Joyce wrote that while share buybacks are an option, “we expect Liberty to retain some firepower as the M&A market is clearly heating up.”
Kabel Deutschland's controlling shareholder — Providence Equity Partners — has signaled it might be willing to shed its interest. In October, Providence hired former Time Warner Inc. chairman and CEO Richard Parsons as a senior adviser. A press release about Parsons' appointment said the former TWI executive (and current chairman of Citigroup) will “advise Providence on new investment opportunities and on certain of its existing investments.”
Liberty Global likely would have competition for Kabel Deutschland. Private-equity players including Apollo Management, CVC Capital Partners and Carlyle Group are expected to launch bids, according to several reports in the German press.
For now, Liberty Global will focus on closing the J-Com deal, expected by Feb. 10.
Liberty Global first became involved in the Japanese market in 1995, pairing up with Asian banking giant Sumitomo to buy a minority interest in J-Com. Liberty Global later raised that interest to 37.8% after forming the Sumisho Super Media LP partnership with Sumitomo in 2005.
The Sumitomo partnership was scheduled to expire this February and some analysts had suspected Liberty Global would attempt to gain full control of the Japanese asset.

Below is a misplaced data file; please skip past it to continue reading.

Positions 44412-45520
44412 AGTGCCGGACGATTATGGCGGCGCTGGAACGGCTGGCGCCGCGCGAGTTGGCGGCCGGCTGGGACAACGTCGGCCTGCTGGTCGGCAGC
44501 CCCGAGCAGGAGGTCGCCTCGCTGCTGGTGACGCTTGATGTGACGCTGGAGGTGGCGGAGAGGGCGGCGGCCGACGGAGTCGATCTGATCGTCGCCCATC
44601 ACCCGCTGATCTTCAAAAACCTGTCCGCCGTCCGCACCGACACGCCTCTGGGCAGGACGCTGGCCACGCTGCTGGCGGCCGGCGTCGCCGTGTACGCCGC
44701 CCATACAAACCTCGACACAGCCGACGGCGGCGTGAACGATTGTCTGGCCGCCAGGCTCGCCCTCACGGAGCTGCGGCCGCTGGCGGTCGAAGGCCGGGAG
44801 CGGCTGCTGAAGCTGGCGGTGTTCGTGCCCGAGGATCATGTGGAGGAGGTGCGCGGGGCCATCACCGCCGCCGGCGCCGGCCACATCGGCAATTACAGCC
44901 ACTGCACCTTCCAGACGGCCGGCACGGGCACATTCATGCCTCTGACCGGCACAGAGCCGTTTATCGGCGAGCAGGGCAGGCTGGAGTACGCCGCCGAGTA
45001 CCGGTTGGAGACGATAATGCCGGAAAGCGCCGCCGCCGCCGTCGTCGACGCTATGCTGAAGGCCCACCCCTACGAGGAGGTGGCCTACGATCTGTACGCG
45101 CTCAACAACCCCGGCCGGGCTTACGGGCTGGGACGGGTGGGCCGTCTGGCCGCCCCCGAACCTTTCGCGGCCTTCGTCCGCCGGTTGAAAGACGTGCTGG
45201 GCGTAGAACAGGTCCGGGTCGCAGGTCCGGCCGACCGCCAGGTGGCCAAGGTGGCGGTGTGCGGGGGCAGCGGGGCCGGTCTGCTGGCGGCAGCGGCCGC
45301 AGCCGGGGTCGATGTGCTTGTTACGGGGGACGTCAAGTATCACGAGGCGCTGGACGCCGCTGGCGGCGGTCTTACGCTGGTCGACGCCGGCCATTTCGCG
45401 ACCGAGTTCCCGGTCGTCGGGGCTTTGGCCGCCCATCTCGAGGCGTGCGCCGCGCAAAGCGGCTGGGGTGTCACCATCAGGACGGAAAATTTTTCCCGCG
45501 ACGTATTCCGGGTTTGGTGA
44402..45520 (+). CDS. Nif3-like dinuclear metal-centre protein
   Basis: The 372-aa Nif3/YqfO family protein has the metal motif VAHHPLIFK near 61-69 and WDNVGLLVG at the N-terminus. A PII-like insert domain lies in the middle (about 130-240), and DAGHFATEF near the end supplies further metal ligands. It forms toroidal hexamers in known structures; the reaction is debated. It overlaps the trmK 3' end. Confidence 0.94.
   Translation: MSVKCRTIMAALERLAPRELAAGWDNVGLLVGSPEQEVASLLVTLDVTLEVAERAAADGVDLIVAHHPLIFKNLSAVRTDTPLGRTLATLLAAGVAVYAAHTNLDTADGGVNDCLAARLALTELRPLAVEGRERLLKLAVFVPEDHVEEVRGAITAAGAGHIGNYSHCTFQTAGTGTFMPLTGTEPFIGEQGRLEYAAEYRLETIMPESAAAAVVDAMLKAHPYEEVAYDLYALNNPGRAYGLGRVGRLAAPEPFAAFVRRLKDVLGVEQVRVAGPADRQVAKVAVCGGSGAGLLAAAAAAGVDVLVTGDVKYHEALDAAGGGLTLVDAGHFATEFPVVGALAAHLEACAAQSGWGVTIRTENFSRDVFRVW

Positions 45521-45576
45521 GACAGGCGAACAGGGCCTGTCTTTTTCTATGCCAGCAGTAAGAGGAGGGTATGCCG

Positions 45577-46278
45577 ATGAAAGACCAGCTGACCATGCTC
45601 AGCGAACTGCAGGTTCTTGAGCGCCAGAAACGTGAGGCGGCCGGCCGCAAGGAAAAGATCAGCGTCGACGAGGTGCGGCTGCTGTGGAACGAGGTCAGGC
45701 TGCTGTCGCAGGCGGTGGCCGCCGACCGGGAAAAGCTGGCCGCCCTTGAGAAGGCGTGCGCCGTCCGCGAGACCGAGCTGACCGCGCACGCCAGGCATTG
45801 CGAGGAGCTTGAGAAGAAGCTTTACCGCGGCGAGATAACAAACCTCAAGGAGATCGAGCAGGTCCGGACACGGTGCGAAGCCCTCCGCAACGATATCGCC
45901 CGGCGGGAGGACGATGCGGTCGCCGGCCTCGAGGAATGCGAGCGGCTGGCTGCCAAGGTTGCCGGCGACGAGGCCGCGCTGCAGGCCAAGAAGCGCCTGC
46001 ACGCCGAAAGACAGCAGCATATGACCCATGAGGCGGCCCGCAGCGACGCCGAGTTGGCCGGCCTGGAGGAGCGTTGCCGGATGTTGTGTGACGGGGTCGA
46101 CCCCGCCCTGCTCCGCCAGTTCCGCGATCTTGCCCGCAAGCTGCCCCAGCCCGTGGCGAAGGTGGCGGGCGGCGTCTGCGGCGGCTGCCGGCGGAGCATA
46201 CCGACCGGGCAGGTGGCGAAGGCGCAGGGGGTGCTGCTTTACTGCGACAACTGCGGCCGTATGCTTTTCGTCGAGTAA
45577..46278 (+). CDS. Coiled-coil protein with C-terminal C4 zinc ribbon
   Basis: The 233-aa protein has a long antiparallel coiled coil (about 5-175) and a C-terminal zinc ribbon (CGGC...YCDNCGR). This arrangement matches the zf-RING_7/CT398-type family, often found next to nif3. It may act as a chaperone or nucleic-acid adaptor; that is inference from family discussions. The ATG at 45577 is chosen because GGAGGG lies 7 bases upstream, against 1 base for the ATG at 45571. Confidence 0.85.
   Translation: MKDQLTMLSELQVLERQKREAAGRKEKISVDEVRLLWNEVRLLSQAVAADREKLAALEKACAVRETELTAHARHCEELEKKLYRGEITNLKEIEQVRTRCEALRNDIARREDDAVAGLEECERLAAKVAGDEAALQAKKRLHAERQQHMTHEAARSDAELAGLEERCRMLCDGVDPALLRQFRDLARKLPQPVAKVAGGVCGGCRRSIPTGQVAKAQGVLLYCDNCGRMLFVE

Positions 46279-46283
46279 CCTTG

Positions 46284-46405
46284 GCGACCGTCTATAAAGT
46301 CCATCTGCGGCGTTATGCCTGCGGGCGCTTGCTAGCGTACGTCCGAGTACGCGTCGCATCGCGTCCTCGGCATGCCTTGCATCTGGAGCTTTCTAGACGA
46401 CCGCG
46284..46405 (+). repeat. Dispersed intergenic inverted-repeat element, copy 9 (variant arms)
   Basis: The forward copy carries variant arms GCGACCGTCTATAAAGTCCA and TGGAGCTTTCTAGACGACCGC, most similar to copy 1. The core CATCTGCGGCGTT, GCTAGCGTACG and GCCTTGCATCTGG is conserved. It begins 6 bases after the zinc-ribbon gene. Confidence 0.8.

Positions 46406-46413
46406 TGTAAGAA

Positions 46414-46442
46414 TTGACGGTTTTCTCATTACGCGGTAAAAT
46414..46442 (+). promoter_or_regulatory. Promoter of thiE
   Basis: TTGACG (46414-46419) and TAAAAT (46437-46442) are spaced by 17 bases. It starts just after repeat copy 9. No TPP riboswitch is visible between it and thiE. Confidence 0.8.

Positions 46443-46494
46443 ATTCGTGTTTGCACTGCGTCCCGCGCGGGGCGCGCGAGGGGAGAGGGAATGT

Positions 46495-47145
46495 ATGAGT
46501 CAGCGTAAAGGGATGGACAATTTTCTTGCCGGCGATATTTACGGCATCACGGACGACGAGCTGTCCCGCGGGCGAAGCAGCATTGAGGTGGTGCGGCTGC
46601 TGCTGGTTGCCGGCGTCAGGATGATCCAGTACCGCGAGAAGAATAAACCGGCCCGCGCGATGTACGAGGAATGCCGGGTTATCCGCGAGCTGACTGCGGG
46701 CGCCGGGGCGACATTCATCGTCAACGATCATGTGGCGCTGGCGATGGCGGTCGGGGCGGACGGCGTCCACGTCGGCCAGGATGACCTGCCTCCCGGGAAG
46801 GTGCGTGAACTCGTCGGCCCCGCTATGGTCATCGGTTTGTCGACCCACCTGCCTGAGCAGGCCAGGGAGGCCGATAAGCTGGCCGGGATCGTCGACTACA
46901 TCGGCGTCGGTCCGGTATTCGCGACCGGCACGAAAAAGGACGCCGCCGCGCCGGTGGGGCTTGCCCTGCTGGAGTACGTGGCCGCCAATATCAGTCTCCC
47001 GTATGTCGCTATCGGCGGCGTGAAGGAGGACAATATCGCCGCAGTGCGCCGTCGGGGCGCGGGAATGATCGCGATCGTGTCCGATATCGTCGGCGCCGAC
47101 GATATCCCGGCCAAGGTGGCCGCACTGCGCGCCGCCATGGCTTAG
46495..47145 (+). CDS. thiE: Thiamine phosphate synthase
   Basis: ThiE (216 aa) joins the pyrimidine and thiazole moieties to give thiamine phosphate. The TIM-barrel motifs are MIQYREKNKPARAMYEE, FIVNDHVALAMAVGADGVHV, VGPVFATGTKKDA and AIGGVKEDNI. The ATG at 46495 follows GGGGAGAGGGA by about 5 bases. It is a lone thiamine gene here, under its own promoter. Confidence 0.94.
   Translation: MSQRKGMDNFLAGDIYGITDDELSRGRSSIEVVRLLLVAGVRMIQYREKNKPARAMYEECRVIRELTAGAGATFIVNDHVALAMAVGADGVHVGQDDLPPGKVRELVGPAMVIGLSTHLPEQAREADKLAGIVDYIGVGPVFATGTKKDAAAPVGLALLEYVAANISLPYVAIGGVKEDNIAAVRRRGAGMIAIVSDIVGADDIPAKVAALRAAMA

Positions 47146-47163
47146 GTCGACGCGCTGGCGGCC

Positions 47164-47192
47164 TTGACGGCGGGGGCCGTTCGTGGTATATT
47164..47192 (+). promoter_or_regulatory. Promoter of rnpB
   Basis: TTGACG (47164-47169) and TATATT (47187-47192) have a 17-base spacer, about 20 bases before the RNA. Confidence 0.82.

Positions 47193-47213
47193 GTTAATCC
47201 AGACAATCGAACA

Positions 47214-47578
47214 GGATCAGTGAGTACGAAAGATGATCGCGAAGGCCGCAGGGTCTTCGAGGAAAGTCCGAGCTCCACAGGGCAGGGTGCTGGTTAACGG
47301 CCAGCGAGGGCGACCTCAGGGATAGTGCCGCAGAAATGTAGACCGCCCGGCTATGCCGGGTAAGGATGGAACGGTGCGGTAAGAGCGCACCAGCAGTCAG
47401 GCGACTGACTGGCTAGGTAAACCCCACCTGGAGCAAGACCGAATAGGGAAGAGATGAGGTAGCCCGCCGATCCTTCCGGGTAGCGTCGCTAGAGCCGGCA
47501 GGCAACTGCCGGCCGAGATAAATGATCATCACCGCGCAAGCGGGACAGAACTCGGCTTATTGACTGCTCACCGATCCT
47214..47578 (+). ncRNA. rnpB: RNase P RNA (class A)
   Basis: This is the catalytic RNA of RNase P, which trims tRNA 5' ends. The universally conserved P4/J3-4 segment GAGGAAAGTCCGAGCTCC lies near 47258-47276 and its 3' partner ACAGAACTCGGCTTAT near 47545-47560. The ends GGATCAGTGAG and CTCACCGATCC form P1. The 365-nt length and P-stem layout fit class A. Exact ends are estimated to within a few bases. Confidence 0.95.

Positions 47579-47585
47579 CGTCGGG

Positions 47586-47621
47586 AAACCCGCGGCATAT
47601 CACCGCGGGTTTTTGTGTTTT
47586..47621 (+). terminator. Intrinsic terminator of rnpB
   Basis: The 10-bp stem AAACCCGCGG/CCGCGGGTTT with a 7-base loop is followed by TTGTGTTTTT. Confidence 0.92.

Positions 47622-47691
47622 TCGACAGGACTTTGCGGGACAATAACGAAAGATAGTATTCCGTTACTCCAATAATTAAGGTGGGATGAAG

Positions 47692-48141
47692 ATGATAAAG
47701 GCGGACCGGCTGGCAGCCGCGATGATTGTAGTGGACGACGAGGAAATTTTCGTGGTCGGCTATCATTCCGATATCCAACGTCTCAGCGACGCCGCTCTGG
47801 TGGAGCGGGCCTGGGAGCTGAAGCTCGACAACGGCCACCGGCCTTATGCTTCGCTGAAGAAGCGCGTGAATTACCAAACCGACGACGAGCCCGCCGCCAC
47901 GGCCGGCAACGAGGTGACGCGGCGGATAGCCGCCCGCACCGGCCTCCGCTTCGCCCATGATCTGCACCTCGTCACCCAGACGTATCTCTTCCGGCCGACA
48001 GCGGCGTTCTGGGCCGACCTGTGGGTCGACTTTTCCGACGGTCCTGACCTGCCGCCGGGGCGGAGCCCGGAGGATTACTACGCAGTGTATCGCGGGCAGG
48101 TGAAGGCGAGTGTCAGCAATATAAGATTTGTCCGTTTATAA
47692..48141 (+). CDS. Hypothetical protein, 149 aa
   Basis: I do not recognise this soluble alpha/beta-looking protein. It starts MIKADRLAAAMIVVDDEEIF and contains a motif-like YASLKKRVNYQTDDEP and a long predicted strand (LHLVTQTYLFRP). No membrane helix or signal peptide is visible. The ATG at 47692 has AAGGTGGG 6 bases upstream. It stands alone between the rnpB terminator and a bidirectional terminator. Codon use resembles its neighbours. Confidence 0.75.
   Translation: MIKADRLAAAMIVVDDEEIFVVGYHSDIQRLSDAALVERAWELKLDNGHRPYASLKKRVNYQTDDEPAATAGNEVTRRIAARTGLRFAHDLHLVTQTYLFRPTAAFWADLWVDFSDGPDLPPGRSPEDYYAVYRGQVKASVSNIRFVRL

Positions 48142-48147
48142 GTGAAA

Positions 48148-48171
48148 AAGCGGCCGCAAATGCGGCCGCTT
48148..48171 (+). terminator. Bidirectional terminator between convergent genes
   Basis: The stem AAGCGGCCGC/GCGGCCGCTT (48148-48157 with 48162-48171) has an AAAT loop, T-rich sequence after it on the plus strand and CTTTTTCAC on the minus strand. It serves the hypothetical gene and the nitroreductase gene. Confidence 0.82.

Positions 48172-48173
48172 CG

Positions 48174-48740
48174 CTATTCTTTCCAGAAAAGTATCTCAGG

Instead, KDDI, which has about 900,000 cable subscribers to go with its 30 million wireless customers in Japan, swooped in with an offer.
“Liberty Global zigged when we thought they would zag,” Joyce wrote.
Westerman said Liberty was not looking to divest the J-Com stake until it was approached by KDDI.
“We love the J-Com business,” Westerman said. “We like the Japanese market very much: we think it's got several years of good growth ahead of it. But the deal KDDI made was an offer at the end of the day we couldn't refuse.”
The $4 billion price tag represents a 65% premium to J:Com's stock price on Jan. 22 and a multiple of more than 8 times cash flow.
Wunderlich Securities analyst Matt Harrigan estimated Liberty Global's initial investment in J:Com was $700-$800 million.
“If his estimates are right, that would be a very large gain,” Westerman said. “We do have a significant amount of losses that we can use to shield the majority of the gain [from taxes].”
The J-Com deal practically pays for the Unitymedia deal by itself — Liberty Global is paying $5.2 billion for the German operator, including $3 billion in equity and the assumption of $2.2 billion in debt.
Even after such a large acquisition, Liberty Global is capable of even more M&A activity.
Liberty Global is reportedly looking to consolidate cable assets in Germany, on the heels of its deal to acquire Unitymedia. A snapshot of the German cable landscape:
|SOURCE: Company and published reports|
|Kabel Deutschland||Providence Equity||9 million|
|Unitymedia||Liberty Global||4.5 million|
|Kabel BW||EQT (Swedish private-equity group)||2.3 million|